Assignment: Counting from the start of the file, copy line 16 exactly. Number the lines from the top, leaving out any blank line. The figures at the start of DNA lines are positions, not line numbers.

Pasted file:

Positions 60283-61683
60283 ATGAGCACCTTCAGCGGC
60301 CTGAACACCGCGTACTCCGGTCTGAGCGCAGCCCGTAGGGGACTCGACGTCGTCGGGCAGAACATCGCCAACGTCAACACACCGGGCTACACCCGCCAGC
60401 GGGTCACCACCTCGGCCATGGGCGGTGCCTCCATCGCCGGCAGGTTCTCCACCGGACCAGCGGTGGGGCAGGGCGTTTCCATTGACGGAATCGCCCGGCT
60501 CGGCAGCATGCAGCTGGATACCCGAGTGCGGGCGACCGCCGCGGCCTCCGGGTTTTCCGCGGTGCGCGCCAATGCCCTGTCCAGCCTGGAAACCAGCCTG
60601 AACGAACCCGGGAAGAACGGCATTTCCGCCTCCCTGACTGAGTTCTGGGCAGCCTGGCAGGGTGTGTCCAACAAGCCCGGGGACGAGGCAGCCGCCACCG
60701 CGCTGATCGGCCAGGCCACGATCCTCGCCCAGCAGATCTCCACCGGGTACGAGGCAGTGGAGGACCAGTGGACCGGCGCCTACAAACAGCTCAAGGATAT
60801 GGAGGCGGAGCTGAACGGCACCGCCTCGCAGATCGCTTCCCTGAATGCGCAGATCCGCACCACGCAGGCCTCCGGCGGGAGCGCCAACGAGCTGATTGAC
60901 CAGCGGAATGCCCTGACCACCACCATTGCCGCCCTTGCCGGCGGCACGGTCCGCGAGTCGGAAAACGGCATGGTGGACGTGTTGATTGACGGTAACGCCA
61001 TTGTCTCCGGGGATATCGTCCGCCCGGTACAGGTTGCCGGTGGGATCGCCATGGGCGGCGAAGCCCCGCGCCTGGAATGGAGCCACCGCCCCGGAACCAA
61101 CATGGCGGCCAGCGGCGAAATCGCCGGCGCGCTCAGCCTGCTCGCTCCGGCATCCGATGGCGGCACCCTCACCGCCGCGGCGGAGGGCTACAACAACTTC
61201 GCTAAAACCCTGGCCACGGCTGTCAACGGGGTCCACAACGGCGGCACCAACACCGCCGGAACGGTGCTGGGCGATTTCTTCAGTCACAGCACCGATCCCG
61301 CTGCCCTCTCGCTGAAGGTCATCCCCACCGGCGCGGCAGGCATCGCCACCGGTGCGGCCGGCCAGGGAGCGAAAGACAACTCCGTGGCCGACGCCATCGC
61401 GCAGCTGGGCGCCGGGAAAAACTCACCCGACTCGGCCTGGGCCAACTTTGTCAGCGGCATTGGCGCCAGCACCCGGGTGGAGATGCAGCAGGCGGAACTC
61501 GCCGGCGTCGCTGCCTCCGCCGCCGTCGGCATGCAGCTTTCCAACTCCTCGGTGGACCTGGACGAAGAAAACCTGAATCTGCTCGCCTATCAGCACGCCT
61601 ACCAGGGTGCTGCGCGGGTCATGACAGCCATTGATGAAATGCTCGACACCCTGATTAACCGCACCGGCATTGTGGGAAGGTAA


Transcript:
61601 ACCAGGGTGCTGCGCGGGTCATGACAGCCATTGATGAAATGCTCGACACCCTGATTAACCGCACCGGCATTGTGGGAAGGTAA